The WHO might well have called their analysis “a comparative analysis of the level of redistribution of income used to pay for universal government-run health care coverage.” The WHO study designers clearly oppose the idea of individuals having more control of their health care expenditures, rather than having them directed through third-party payers. In total, 62.5% of a nation’s overall performance score came from consideration of measures of fairness and distribution. The U.S ranked 54th in fairness in the WHO study.

Critics of the U.S health care system also pounced on the U.S performance in measures of quality in the WHO study. Since we spend a far higher percentage of GDP on health care than other nations, we should get better results . It turns out that the results are better here than anywhere else in the world in many areas, including cancer survival rates. But the WHO study relied on life expectancy as the key surrogate for quality. Here, it appeared the U.S underperformed, with life expectancy a few years below that of other developed countries, and infant mortality a few points higher than in these same countries.

Not surprisingly, the comparisons are flawed here as well. As Scott Atlas, the author of the Commentary article, explains:

At its most egregious, the report abandoned the very pretense of assessing health care. WHO ranked the U.S. 42nd in life expectancy. In their book, The Business of Health, Robert L. Ohsfeldt and John E. Schneider of the University of Iowa demonstrated that this finding was a gross misrepresentation. WHO actually included immediate deaths from murder or fatal high-speed motor-vehicle accidents in their assessment, as if an ideal health-care system could turn back time to undo car crashes and prevent homicides. Ohsfeldt and Schneider did their own life-expectancy calculations using nations of the Organisation for Economic Co-operation and Development (OECD). With fatal car crashes and murders included, the U.S. ranked 19 out of 29 in life expectancy; with both removed, the U.S. had the world’s best life-expectancy numbers.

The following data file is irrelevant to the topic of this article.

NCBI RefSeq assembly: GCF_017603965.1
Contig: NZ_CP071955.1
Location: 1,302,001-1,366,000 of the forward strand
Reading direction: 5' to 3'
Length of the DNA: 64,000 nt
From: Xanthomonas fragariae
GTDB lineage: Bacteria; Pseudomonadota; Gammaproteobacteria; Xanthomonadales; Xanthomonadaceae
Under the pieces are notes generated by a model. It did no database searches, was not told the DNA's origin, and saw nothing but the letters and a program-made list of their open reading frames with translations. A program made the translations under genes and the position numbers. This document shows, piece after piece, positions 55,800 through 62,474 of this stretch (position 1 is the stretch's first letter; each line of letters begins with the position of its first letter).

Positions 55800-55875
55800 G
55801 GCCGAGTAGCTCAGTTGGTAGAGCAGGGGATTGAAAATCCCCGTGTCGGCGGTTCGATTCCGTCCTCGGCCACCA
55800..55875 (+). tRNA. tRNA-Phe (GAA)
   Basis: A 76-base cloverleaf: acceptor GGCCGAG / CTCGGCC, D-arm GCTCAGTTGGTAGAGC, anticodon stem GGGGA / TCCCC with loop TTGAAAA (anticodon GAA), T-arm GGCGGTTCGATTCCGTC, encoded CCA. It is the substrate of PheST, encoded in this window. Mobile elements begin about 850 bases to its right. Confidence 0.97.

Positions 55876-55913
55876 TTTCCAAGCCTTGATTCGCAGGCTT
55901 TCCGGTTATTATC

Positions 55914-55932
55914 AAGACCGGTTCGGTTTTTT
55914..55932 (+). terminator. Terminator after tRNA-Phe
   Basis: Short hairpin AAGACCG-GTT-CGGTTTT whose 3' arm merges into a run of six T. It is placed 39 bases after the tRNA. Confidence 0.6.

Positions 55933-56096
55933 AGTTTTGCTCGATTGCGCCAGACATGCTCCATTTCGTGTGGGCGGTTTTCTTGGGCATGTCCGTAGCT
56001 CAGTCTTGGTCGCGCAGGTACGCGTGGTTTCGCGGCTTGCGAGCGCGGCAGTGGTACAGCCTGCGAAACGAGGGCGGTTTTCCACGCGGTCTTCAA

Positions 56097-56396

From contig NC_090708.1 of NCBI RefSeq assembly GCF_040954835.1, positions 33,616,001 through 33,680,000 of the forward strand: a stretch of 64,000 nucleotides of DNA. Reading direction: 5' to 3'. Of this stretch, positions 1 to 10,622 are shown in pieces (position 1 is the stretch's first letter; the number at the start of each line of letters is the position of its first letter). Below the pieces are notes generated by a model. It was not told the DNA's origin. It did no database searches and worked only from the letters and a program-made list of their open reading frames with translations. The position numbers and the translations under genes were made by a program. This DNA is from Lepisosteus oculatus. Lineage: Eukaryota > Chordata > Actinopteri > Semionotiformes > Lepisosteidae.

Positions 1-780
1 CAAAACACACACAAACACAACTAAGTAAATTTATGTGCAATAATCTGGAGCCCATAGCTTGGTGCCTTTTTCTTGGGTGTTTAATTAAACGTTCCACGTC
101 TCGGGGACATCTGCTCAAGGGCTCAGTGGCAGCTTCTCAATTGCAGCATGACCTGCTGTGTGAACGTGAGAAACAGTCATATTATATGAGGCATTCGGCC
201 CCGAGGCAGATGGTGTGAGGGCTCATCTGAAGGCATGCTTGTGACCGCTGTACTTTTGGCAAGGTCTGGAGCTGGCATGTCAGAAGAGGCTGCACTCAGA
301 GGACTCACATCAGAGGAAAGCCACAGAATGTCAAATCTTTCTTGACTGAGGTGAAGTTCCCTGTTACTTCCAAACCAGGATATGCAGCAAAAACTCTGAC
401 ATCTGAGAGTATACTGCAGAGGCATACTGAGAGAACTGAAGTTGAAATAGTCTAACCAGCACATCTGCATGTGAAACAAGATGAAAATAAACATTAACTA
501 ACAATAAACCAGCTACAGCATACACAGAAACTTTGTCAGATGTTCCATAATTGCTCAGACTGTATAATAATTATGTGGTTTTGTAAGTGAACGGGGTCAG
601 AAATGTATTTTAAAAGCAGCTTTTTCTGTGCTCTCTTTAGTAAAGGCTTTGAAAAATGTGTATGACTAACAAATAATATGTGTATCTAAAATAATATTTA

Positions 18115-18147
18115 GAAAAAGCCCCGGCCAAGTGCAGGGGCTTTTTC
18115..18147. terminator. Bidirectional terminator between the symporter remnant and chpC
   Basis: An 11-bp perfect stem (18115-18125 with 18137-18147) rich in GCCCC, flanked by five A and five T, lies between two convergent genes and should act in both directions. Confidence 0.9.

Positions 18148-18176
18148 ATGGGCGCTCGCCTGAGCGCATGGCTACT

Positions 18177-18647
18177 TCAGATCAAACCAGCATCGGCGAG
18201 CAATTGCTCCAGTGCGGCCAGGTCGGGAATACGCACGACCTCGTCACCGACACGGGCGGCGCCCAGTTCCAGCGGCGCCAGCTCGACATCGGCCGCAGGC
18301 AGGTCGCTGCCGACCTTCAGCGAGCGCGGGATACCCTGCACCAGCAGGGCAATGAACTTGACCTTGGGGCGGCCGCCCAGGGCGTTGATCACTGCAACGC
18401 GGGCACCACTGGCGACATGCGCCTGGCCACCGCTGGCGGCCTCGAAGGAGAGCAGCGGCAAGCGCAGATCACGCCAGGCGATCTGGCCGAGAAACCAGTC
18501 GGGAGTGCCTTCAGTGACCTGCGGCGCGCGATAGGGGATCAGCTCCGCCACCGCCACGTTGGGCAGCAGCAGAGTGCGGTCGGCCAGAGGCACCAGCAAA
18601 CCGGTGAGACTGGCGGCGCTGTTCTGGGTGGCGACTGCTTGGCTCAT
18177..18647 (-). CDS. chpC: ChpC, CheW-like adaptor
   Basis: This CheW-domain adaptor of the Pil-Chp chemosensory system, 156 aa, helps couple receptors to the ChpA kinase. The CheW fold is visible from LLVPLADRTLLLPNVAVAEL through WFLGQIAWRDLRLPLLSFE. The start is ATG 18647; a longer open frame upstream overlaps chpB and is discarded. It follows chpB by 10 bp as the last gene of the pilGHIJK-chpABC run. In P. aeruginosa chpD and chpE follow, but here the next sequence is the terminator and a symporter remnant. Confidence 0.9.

The infant mortality comparisons were even more defective. The U.S included all births in the denominator of total births, including low birth weight babies and infants who do not survive very long. Many of the European nations excluded these babies from both the numerator (infants who died) and the denominator of total births, as pointed out in an article by Dr. Linda Halderman.

The higher American infant mortality rate was preordained by this comparison of apples versus oranges.

Increasingly, the “science” in the “social sciences” has moved away from disinterested scholarship, and turned into advocacy. Journalism has taken a similar route. The social justice achievements that can be won are just too important to be left to people who are not on the team, and who have not reached their conclusions before they begin their studies. It is the result that matters, not the methodology that gets you there, or even the truth that might be found in an honest examination of an issue.
Book it. Stop lying. Learn damn it! Learn!
Copyright 1996-2017 trademark and the "Fool" logo is a trademark of The Motley Fool, Inc. Contact Us